by Cormac Walsh & Martin Döring
Sunrise on Schiermonnikoog, Dutch Wadden Sea. (Photo C. Walsh)
Proposed Panel Title: Beyond Nature and Culture: Relational perspectives on the Wadden Sea landscape
Panel Convenors: Dr. Cormac Walsh & Dr. Martin Döring (University of Hamburg)
The Wadden Sea constitutes a dynamic intertidal coastal landscape, reaching from Den Helder in the Netherlands, along the German North Sea coast to Blavands Huk in southwestern Denmark. This coastal landscape has been shaped over a period of a thousand years or more by dyke-building, land reclamation and drainage practices as well as periodic storm flood events producing a material and symbolically powerful boundary between the land and the sea. Today the intertidal landscape in front of the dykes is recognised as a unique, ecologically rich and diverse ecosystem of outstanding natural value with the status of a UNESCO World Heritage site. The Wadden Sea landscape nevertheless remains a contested landscape imbued with regionally specific cultural values and meanings which serve to challenge the conservationist myth of the Wadden Sea as pure and pristine nature. Against this background, this panel proposes to bring together relational perspectives which seek to transcend the nature-culture divide at the Wadden Sea and offer novel ways of thinking nature and culture together.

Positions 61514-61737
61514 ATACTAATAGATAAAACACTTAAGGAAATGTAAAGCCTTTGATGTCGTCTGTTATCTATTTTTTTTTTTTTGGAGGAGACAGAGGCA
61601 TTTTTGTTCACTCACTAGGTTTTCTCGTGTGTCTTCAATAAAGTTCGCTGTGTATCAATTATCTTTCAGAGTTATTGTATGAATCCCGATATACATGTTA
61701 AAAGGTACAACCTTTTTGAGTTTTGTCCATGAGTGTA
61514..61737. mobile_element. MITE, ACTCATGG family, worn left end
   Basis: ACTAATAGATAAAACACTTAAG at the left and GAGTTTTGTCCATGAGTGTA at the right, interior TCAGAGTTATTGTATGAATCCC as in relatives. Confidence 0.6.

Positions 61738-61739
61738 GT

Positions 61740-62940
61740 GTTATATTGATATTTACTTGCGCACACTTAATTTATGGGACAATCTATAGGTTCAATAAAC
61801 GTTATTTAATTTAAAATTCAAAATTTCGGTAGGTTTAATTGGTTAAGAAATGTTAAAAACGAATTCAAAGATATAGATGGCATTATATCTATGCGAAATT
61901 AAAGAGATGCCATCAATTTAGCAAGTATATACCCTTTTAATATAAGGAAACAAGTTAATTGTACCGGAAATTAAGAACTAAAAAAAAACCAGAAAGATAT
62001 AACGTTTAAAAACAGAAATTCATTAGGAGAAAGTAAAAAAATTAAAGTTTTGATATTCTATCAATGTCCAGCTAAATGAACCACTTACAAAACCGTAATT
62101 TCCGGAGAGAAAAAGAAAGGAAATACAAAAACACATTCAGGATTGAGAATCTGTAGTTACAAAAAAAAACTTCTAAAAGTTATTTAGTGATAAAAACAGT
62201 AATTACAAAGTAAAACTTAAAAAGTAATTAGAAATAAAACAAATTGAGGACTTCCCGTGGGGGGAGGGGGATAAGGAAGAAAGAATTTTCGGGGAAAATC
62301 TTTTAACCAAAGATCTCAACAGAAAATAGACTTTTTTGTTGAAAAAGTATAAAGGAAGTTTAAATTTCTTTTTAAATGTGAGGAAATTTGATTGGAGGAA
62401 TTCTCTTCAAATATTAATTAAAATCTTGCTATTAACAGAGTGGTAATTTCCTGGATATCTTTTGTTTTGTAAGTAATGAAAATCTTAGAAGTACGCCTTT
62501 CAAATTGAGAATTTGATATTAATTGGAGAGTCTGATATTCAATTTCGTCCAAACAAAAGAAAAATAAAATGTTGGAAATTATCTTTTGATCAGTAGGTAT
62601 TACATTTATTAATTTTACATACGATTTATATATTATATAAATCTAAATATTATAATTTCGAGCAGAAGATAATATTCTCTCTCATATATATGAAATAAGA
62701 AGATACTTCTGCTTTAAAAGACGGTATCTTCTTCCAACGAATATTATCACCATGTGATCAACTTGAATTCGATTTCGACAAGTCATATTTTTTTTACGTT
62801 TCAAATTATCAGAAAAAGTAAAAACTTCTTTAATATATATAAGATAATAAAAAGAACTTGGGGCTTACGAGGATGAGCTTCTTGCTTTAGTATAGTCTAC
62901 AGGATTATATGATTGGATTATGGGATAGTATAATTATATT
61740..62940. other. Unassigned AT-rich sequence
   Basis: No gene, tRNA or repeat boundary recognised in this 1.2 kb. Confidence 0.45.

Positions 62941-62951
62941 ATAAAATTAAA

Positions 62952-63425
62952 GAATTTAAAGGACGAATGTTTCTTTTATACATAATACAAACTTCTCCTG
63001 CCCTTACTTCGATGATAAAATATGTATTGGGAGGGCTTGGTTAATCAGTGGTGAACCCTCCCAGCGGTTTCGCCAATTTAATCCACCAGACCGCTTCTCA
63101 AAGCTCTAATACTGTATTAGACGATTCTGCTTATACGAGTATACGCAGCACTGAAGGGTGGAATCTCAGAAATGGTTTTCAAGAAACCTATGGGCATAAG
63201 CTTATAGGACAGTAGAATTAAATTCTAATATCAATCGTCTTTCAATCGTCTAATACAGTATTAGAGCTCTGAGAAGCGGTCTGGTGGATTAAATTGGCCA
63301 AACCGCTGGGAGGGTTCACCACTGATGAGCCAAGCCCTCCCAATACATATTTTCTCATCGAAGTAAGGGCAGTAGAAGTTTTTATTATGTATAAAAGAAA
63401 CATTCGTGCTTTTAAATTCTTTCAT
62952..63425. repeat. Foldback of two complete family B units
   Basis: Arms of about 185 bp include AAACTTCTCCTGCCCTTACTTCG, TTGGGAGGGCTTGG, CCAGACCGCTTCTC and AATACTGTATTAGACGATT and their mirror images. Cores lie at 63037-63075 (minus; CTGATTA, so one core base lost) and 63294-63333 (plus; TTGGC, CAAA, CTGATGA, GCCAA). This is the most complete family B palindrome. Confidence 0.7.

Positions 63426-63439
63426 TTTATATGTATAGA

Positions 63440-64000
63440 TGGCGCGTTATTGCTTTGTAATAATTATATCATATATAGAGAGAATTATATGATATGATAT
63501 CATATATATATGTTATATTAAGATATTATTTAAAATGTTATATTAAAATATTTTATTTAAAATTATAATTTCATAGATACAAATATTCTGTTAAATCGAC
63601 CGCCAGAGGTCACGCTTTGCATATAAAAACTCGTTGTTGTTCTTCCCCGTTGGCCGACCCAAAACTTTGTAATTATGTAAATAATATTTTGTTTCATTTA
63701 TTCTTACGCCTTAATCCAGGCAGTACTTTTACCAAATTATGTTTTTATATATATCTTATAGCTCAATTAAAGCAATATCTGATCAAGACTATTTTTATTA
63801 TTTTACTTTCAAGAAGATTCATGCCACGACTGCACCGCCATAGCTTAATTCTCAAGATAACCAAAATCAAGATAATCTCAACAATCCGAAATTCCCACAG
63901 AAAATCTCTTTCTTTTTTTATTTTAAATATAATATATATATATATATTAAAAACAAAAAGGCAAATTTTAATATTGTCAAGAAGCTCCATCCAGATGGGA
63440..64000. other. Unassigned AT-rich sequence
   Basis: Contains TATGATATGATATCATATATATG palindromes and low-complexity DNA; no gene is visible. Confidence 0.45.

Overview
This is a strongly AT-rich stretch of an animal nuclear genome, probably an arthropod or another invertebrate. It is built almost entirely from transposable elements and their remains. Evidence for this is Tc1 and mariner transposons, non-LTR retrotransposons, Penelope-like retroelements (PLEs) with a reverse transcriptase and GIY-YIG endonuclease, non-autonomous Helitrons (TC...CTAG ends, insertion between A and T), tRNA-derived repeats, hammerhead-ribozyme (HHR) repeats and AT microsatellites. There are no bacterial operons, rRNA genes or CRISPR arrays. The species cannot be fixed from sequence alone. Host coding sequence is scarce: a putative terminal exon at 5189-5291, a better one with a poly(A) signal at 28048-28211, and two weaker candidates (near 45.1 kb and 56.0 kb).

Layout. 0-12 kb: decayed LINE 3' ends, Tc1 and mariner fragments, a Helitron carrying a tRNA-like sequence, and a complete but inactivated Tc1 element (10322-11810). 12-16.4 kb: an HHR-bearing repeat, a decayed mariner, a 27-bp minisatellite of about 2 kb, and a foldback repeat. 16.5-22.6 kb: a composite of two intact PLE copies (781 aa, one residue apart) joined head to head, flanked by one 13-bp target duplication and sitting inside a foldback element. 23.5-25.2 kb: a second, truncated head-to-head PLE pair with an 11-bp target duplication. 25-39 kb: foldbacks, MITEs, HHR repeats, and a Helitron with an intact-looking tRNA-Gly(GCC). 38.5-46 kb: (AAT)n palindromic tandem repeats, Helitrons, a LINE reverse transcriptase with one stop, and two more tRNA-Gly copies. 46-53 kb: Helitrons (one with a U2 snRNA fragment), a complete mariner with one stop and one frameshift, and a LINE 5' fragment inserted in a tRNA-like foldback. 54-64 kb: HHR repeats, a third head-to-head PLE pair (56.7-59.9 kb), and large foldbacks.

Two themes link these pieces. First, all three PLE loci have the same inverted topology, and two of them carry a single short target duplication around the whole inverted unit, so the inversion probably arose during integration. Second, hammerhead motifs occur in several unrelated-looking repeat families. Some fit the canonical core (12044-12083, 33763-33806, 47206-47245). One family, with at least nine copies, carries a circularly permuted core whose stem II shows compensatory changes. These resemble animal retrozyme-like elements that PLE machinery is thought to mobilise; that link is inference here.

In particular we hope to examine and critically reflect on the following aspects:
- The interrelationships between natural and cultural heritage at the Wadden Sea;
- innovative approaches to transcending the ‘hard boundary’ of nature and culture in the Wadden Sea landscape;
- cross-comparative perspectives on the cultural meanings of nature and landscape at the Dutch, German and Danish Wadden Sea coasts;
- possible Wadden Sea futures drawing on its rich history of nature-culture interactions;
- challenges of bringing together multiple ways of knowing the Wadden Sea landscape.
Please submit a title and abstract (max 300 words) to cormac.walsh(at)uni-hamburg.de and doering(at)metaphorik.de by 20th December 2018.
Suggested readings / Key References: